Ranking the WNBA Arenas

Before Nate Silver became a writer for the political blog FiveThirtyEight - the blog is named after the number of electors in the electoral college - he was one of the new breed of sabrmetricians, applying statistical analysis to baseball questions. Even though he focuses on politics these days, he recently posted at his blog about America's favorite baseball parks and how to rank them.

His approach was to simply take the average rating of each ballpark from a rating site called Any item whatsoever can be rated on, and a user can given a item a rating between one star (low) and five stars (high). Since each of the 30 major league baseball parks have dozens of users rating them, he simply looked at two numbers:

a) the average rating, which indicated how well fans were pleased with their overall experience, and
b) the standard deviation of ratings, or how much "spread" is in the ratings - a relatively high standard deviation indicates more disagreement and a relatively low standard deviation indicates more consensus.

Since he was kind enough to lay out his simple method, I decided to apply the method to the WNBA. I rated 13 WNBA arenas - New York gets a rating for both Madison Square Garden and its temporary home in Newark - and decided to see which venues were the highest-ranking.


Note the column labeled "Data Points". This is simply the number of persons rating the facility. In some cases, this can be as low as nine people in the Tulsa and Minnesota cases. In the Los Angeles case, 450 people ranked the Staples Center. In statistics there's always the question of how many people you need to poll before you can be sure that the numbers won't change with further polling - this is one of the most basic questions of sampling. I don't know what that number is in this case, but I suspect that its a number greater than nine.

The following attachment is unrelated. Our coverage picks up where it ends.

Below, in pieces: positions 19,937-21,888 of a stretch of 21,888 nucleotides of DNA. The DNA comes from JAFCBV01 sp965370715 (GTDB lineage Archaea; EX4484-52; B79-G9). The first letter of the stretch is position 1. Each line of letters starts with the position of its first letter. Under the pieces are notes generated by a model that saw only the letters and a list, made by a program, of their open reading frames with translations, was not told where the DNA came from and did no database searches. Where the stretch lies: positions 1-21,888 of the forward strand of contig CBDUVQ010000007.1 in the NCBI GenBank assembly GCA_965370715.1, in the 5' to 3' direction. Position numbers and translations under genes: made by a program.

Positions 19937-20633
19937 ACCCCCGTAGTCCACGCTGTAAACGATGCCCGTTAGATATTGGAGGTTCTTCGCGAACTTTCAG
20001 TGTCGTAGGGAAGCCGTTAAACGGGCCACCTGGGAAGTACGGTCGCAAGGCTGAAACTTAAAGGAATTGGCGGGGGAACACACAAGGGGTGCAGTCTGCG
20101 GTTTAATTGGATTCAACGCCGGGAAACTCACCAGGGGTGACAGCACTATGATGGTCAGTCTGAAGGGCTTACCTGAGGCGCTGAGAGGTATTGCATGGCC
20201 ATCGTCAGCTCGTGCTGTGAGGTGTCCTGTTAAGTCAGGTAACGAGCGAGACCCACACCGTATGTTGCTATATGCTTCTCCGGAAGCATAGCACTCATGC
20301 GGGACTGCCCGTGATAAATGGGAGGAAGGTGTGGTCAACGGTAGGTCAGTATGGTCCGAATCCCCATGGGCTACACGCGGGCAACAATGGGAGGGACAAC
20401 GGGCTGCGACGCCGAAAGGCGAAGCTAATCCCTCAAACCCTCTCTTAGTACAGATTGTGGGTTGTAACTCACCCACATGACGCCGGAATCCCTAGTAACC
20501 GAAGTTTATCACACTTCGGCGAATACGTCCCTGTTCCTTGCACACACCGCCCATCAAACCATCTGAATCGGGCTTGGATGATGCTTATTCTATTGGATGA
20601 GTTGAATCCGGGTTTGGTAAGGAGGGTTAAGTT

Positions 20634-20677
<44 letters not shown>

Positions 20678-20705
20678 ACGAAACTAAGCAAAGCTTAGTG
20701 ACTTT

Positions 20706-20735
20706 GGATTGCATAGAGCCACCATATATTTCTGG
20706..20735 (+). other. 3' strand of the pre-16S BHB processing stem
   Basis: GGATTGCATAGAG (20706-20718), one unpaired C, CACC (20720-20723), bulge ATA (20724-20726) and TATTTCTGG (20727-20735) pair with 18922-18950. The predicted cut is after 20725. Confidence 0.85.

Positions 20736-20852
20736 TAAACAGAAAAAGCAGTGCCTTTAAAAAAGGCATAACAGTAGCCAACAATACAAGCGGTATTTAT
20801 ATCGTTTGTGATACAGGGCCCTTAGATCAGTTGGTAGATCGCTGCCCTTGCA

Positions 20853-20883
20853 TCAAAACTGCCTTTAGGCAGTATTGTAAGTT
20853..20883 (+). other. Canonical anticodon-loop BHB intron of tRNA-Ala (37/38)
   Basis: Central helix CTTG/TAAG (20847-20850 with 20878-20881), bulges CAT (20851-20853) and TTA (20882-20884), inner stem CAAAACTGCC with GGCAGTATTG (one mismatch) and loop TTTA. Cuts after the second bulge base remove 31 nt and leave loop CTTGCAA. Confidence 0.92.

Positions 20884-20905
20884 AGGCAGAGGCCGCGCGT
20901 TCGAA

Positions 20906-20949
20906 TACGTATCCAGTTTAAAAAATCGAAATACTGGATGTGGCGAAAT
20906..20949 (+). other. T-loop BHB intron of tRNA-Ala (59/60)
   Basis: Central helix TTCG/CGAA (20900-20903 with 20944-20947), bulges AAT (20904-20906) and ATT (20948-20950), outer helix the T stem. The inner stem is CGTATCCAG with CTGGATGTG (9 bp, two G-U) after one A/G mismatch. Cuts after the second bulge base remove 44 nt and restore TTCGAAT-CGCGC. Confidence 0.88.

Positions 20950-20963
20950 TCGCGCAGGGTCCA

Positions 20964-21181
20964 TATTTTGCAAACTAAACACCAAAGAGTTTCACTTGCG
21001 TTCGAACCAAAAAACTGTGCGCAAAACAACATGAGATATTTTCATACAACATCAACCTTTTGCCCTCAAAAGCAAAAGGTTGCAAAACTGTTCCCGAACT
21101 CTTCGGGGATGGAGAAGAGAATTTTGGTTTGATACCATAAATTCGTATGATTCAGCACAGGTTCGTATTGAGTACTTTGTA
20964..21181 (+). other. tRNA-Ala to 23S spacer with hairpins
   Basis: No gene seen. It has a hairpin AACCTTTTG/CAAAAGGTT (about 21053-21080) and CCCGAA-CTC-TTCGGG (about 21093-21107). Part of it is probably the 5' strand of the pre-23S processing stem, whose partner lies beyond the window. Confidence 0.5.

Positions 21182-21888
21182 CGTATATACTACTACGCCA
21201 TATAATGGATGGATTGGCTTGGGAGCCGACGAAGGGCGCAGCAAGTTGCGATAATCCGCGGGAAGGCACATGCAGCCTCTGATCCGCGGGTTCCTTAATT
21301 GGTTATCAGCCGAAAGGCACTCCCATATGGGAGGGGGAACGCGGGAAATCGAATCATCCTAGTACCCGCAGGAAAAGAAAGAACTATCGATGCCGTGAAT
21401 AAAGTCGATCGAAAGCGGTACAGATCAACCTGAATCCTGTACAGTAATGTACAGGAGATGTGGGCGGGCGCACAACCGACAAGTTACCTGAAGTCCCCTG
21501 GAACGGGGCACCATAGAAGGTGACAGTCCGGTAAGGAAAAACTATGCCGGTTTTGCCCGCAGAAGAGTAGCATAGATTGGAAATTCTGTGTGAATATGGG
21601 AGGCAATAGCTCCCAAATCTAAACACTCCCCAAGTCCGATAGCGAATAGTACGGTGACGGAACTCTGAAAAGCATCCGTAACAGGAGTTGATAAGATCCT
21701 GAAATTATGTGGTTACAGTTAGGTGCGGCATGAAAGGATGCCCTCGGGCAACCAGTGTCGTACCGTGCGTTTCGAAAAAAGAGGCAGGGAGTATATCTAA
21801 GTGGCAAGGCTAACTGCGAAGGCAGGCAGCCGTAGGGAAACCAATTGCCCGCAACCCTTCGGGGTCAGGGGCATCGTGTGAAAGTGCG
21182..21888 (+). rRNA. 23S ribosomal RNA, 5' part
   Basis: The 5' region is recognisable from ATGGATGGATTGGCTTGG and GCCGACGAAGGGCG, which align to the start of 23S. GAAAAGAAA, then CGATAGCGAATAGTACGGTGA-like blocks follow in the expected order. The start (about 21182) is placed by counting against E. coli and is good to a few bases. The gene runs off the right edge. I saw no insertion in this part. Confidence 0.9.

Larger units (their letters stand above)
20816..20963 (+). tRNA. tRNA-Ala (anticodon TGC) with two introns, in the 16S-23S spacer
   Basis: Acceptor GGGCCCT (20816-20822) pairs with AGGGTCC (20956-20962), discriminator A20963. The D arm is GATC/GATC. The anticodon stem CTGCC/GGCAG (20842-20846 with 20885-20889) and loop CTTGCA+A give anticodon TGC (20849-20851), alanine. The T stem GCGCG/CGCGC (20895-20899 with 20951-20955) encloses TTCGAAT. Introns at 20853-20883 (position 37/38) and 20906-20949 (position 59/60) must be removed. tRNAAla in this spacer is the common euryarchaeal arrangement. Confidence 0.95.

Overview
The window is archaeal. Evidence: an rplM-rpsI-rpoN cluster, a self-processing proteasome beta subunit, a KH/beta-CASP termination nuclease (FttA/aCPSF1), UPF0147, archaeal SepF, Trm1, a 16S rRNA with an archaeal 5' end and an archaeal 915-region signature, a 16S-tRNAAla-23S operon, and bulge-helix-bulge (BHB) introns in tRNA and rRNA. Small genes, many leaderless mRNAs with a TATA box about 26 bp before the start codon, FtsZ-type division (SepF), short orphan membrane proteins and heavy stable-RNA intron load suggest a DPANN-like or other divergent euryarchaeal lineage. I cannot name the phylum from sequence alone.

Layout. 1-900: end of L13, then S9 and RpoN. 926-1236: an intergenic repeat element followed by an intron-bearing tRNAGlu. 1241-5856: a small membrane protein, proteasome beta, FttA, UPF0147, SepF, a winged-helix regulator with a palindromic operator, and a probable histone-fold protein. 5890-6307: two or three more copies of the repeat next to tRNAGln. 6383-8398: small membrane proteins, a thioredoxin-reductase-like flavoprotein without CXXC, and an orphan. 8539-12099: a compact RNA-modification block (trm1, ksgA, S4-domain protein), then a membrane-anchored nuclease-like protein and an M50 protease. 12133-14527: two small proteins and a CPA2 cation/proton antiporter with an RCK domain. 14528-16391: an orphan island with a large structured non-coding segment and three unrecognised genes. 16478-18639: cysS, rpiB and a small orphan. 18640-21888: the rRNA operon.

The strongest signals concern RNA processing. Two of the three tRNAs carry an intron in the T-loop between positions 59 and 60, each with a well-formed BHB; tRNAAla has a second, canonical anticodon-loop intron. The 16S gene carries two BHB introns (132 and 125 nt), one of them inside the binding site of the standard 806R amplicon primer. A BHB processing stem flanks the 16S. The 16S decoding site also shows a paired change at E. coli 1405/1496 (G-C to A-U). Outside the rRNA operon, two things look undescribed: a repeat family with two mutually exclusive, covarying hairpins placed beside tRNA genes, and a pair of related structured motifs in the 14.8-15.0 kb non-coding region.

Also note the standard deviations. The Target Center in Minneapolis has the highest deviation - it got three persons ranking five stars, three ranking three stars and three ranking just two. Whereas the BOK center received six five star ratings and three four star ratings. As implied above, those values need to be taken with a huge grain of salt.

Aside from the problem of some arenas not having enough data for an accurate judgment, some of these facilities are multipurpose. An arena can be rated for any event, and not just sports. A person attending a concert at the Mohegan Sun Arena might have a different experience than one attending a WNBA game. Furthermore, an arena might be configured many different ways depending on the event - a hockey configuration might be more amenable to getting to the bathrooms or finding one's seat than a basketball configuration.

In short, there's a lot that this data isn't telling us. But there's also a lot that it is telling us. It appears that the bigger the city, the more likely that its basketball facility will be ranked. Los Angeles has two pro teams playing at the Staples Center, and New York of course has the Knicks. Both facilities have a large number of data points. Furthermore, it's more likely that the overall rating is accurate if there either are both a lot of data points and a high amount of consensus. (There's nothing wrong with a low amount of consensus, however - it might indicate that customer service is hit-or-miss rather than consistently good or consistently bad.)

The Target center is tied for the fewest ratings and has the highest standard deviation, implying that its rating is the most likely to be inaccurate. The Staples Center, however, has the largest number of ratings and its standard deviation is in the middle of the pack, implying that the average rating is very close to the (unknown) true rating. So, until I receive evidence otherwise, I am anointing the Staples Center the Queen of WNBA arenas - at least, until the pitchfork-wielding mob arrives.